1. 69; 1 min. jog/39 sec. rest
2. 71; 1 min. jog/37 sec. rest
3. 71; 1 min. jog/37 sec. rest
4. 70; 1 min. jog/46 sec. rest
5. 70; 1 min. jog/37 sec. rest
6. 69; 1 min. jog/43 sec. rest
7. 68; 1 min. jog/38 sec. rest
8. 68; 1 min. jog/39 sec. rest
9. 69; 1 min. jog/40 sec. rest
10. 68
-2 min. jog/4:16 rest
11. 68; 1 min. jog/39 sec. rest
12. 69; 1 min. jog/47 sec. rest
13. 69; 1 min. jog/40 sec. rest
14. 69; 1 min. jog/50 sec. rest
15. 69; 1 min. jog/40 sec. rest
16. 69; 1 min. jog/46 sec. rest
17. 68; 1 min. jog/36 sec. rest
18. 68; 1 min. jog/39 sec. rest
19. 66; 1 min. jog/38 sec. rest
20. 66; DONE.....

1st 10: 69.3 avg.
2nd 10: 68.1 avg.
Total: 68.7 avg.   

Tuesday 10/12
AM: 8 miles (58:00).  Morning run with the team
PM: 12 miles (1:24:00).  Flood wall + 2 barefoot
Ran up on the flood wall and behind it on the gravel road.  I added 2 miles on the turf after.

Wednesday 10/13
AM: 6 miles (45:20). Fire Tower
PM: 14 miles (1:50:00).  Shawnee State Forest, Service Road #14
Wysocki and I ran together out at the forest. We rode out and parked off of road #14 and started at about 1:00.  We headed right on the Main Trail, went until we got the the Silver Arrow BT. Turned left on the gravel road and left again on the Rock Lick BT. Got a quick drink at the Campsite 1 fountain and headed down to the Hobey Hollow Bridle Trail. Left on the Silver Arrow BT and left onto the Main Trail to finish up the run.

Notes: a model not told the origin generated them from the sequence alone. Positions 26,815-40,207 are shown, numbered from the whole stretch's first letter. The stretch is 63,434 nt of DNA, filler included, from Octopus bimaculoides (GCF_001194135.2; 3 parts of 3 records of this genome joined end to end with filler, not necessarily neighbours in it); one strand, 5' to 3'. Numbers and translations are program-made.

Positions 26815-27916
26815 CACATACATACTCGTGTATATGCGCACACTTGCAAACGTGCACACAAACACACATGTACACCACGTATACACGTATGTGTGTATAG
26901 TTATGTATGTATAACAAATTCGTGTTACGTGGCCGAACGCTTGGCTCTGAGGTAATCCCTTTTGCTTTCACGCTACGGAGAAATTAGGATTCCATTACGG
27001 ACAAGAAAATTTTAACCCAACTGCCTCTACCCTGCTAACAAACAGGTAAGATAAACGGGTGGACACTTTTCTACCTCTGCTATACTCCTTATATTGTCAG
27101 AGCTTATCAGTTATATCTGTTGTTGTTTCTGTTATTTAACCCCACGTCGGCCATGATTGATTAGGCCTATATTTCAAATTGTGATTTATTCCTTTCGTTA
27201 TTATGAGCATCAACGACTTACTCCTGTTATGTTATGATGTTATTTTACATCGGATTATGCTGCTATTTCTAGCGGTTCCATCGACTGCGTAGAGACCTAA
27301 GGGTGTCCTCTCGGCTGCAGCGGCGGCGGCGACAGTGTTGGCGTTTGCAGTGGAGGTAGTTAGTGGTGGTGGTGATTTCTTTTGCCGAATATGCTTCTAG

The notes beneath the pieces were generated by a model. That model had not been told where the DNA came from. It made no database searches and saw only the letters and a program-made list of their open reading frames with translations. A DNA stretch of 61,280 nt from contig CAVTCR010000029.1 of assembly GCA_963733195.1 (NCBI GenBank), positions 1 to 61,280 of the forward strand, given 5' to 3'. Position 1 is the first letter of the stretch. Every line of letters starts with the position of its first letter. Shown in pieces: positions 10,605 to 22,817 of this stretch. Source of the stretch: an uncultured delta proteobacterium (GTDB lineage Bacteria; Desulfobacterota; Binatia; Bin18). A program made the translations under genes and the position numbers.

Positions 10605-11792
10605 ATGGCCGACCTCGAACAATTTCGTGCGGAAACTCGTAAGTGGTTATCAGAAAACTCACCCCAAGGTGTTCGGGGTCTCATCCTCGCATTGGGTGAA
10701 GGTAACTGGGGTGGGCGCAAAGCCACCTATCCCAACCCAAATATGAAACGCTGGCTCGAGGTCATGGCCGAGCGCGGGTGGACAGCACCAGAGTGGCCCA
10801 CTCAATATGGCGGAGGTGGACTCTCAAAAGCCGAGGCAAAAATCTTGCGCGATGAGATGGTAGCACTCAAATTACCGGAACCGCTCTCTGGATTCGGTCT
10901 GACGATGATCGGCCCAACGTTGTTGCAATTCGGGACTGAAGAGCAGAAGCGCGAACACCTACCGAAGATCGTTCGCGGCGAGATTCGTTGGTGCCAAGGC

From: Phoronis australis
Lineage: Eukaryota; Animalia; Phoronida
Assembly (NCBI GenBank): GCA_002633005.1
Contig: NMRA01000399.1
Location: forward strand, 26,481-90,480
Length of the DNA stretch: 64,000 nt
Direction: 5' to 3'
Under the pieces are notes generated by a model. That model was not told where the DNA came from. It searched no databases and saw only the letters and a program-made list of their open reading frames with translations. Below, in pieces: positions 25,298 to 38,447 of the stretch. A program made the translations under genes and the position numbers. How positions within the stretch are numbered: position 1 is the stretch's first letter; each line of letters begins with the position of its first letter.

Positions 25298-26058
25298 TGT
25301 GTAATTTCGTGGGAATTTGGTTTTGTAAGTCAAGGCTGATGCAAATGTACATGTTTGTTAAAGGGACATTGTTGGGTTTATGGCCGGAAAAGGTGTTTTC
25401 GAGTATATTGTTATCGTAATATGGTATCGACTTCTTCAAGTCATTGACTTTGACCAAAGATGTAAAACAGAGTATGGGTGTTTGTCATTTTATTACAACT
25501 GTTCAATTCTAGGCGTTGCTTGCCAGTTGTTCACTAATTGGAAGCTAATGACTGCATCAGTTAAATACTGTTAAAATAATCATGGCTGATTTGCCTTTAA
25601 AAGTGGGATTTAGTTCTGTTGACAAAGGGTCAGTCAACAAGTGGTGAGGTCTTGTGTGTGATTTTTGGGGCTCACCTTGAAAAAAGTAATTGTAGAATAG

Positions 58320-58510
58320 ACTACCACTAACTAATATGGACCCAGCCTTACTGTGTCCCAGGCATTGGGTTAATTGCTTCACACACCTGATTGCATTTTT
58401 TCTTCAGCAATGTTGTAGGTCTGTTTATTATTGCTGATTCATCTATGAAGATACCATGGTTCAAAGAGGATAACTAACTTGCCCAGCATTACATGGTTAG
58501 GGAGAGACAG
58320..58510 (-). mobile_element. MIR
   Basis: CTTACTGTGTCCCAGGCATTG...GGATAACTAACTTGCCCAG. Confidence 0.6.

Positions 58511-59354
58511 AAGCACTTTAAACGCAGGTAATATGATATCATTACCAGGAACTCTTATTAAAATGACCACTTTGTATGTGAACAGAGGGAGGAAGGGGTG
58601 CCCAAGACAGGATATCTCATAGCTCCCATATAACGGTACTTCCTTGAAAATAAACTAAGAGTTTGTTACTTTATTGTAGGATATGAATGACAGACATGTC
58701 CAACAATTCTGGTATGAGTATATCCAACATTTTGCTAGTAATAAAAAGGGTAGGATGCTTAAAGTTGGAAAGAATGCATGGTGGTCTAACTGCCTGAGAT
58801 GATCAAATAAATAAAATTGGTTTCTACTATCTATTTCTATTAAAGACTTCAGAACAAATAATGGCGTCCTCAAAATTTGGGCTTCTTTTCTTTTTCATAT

I felt decently heavy and tired to begin the run. I was on a full stomach, so that might of caused that. I felt real good near the end. Perfect day and perfect loop. 

Thursday 10/14
PM: 15 miles (1:48:30).  Flood wall + 4 barefoot
Ran up on the flood wall and behind it on the gravel road.  Felt good to get the shoes off after that. 

Friday 10/15
AM: 3 miles (23:30).  Crabtree-Cemetery
PM: 12 miles (1:14:24).  4 x 2k at the course.
4 x 2k at the course. I like that we are doing longer stuff this late and on the course. Everyone has a big base and we don't really need to be getting much faster for conference, just nats.

1. 6:11 - 90 sec. jog/86 sec. rest
2. 6:06 - 90 sec. jog/78 sec. rest
3. 6:01 - 90 sec. jog/78 sec. rest
4. 6:08 - Done

Blake W. ran up there with me for most of these. It was nice having him up there. Linkous was also up in it along with Erock. I felt like I was able to respond to anything in this, just change gears whenever I felt like it. I love that feeling.
Saturday 10/16
AM: 10 miles (1:15:43).  Trails at the house + Fire Tower
Ran down Crabtree-Cemetery and around the main loop.  Then I went up to the Fire Tower and chilled for a while.  It was a beautiful day.  
PM: 7 miles (53:00).  Trails at the house + Fire Tower
Ran at the house again in the evening.  Soaked in the pond after.

Sunday 10/17
PM: 21 miles (2:40:39).  Hangover 
I went out to Hangover at 2 and ran about an hour twenty and then met the guys as they were running around the mile mark.  I turned around with them and went out and back some more.  Felt good most of the time.  I was getting hungry near the end.

Total Miles:  128
Total Time:  15:33:10

Obviously a good week of training.  This was my highest week ever and I feel pretty good about it, 20 x 400 was Monday and 4 x 2k Friday.  I firmly believe that running more mileage strengthens my body and the only way I can mess it up now is if I drop my mileage to soon or too much.

Run On - WMO